Classical Liberalism Does Not Play Favorites

The ideal of neutral laws applied without favoritism is a hallmark of classical liberalism. Historically, the beginning of liberalism was defined by its effort to prevent the state favoring one religion over another. The result of religious neutrality in the West has not only been greater religious freedom but less political strife and therefore more prosperity.

Government favoritism of the secular as well as religious kind continues to undermine economic growth, generates rent-seeking, creates a culture of cronyism, and sows divisions within the nation. Unfortunately, some of President Trump’s policies move the Republican party away from classical liberalism’s ideal of benign neutrality.

The most important such divergence is the President’s trade policy. Imposing tariffs on select industries and making exemptions for some nations or products have inevitable elements of favoritism. Trump’s trade policy is sustaining full employment for lobbyists as they try to direct tariffs against competitors and, once tariffs are imposed, gain exemptions for their clients. After the Civil War, the Republican party became the party of tariffs and crony capitalism. The historical consensus has not been kind to that part of its program and the culture of corruption led in part to the movement for a federal income tax to replace tariffs.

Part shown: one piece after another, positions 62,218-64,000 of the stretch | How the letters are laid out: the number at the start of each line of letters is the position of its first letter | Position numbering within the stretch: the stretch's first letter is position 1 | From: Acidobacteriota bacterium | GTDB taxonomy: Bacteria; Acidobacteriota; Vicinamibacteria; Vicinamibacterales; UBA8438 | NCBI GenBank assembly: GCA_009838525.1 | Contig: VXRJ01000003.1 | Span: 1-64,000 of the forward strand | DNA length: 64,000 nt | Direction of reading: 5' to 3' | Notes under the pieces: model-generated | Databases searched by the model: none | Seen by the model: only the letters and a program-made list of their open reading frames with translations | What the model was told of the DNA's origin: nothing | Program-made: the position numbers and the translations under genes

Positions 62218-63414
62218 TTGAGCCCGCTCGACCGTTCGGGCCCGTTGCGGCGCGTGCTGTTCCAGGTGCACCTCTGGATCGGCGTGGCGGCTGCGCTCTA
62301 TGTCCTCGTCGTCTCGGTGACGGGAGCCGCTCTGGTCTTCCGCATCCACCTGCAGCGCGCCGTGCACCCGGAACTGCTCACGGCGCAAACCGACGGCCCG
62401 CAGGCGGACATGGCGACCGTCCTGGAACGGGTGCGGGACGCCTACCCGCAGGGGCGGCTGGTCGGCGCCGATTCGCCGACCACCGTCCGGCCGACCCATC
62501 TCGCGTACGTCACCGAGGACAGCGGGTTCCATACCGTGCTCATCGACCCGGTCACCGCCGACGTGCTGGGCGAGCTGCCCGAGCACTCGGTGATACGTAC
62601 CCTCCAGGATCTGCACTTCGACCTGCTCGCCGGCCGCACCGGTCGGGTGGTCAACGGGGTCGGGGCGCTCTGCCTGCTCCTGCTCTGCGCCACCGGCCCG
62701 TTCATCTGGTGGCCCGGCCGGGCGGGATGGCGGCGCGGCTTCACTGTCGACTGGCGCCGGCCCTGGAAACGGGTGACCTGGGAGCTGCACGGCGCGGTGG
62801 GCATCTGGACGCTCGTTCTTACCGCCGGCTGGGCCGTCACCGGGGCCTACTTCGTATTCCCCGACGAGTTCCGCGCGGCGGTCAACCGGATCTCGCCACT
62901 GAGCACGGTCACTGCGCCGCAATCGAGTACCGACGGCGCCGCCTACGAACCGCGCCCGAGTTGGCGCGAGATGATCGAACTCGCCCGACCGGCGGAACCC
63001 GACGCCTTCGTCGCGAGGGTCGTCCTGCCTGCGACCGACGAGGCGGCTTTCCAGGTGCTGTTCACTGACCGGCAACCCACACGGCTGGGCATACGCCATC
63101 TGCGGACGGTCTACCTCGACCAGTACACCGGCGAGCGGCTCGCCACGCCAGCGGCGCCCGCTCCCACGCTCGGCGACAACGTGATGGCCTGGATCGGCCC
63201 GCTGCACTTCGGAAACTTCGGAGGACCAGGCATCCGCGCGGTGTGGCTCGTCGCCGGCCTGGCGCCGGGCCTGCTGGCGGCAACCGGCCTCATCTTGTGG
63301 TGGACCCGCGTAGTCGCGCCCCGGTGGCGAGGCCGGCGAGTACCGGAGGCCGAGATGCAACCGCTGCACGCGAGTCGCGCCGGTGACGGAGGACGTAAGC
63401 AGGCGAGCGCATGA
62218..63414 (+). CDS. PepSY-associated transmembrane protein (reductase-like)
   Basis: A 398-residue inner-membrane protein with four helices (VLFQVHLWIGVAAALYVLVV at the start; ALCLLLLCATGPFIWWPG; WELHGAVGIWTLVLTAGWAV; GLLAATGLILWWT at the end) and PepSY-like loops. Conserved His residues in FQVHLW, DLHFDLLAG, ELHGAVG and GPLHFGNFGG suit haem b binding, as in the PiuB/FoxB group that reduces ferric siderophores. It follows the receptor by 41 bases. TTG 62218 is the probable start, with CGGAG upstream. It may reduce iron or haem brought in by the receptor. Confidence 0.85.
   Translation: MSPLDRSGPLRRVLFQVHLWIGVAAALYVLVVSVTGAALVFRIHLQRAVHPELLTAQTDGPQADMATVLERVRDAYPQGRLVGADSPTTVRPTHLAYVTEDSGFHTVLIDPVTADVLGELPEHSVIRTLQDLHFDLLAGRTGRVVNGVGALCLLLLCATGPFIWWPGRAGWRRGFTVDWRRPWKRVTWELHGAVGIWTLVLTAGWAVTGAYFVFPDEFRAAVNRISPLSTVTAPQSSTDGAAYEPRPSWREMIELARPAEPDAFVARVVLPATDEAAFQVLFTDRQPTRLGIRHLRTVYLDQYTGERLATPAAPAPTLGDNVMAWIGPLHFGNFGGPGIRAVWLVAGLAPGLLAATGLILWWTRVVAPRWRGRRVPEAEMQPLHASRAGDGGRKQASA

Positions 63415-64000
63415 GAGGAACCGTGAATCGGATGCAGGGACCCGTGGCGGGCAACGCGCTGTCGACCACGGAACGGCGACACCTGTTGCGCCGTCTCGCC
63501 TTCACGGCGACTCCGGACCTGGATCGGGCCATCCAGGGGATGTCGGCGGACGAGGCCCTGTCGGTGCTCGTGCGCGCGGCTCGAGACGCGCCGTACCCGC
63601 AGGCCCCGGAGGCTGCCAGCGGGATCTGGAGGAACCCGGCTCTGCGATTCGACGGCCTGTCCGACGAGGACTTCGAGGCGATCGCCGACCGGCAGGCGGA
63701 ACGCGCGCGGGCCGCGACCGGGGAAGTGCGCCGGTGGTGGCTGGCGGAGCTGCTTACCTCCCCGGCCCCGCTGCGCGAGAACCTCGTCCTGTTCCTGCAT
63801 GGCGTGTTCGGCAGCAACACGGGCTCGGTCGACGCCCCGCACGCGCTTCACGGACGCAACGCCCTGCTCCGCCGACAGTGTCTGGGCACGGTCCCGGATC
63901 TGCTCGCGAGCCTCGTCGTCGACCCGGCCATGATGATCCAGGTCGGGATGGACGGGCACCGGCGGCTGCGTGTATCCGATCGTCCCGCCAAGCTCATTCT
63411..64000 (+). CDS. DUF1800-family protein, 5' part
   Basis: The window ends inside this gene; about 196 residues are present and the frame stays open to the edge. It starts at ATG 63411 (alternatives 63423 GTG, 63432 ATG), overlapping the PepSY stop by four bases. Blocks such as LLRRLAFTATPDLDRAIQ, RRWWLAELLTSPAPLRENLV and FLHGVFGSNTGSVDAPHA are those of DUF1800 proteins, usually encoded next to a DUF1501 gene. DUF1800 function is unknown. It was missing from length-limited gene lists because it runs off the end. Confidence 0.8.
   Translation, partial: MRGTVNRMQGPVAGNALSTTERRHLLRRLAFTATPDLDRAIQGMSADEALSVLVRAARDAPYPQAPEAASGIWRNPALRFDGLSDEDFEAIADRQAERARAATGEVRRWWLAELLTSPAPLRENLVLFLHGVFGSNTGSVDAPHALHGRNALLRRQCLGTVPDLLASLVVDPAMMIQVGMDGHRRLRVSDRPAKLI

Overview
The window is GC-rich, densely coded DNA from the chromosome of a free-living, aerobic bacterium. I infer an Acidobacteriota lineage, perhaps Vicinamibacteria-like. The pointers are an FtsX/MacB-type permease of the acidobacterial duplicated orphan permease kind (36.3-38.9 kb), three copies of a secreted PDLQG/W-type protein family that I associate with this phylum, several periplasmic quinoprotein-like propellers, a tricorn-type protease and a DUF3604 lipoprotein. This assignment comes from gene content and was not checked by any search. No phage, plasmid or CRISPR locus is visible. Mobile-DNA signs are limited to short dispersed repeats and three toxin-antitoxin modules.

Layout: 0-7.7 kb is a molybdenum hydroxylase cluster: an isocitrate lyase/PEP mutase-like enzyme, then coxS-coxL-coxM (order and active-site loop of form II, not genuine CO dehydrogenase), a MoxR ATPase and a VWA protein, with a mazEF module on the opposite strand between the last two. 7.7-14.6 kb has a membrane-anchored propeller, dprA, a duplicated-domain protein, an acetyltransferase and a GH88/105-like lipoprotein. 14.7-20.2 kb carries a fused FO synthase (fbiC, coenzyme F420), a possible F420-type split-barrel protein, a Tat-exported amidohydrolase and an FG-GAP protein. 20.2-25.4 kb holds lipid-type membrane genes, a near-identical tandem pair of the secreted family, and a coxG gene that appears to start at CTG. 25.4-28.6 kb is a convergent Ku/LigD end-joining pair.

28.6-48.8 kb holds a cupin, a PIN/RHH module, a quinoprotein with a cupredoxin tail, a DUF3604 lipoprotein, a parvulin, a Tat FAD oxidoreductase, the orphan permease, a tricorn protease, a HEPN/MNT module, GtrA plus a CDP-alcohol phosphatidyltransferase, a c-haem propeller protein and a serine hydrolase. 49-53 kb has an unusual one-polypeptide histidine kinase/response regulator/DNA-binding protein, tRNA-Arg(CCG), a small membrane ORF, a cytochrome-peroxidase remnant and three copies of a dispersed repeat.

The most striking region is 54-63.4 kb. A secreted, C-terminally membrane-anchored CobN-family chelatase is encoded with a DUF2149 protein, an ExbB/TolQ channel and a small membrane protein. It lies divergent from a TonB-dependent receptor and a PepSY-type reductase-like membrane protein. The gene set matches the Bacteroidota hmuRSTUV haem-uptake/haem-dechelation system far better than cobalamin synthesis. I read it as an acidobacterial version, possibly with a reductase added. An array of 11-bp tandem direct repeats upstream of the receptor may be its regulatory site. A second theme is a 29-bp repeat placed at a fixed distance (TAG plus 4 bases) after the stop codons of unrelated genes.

Now the Trump administration is also being tested by a purely domestic effort at favoritism.  A bankrupt Midwestern utility company that relies on coal is petitioning the executive branch to use extraordinary discretionary authority to require that energy users make purchases of its higher priced energy. The company argues that its failure will put pressure on coal producers. Exercising this authority would payoff a particular energy industry. Lest one think this concern over favoritism is not warranted, the Energy Secretary, Rick Perry, has already attempted to intervene in the market to provide higher rates for coal driven power plants.

To be clear, the opposition party to the President indulges in favoritism too. The Obama administration bailed out auto companies with preferences for unions that they would not have gotten in a normal bankruptcy reorganization. Moreover, Democratic administrations remained committed to racial and ethnics preferences that are even more divisive than economic preferences. The Trump administration is happily not expanding them, as Secretary Clinton surely would have, and is in some cases rolling them back.

But the fact that favoritism lies at the heart of progressivism makes this Republican administration’s lurch to economic favoritism more troubling. It is perfectly possible for both parties to become largely coalitions of rent-seekers. It has happened in other nations. That development would create a more divided America where classical liberals have no political home.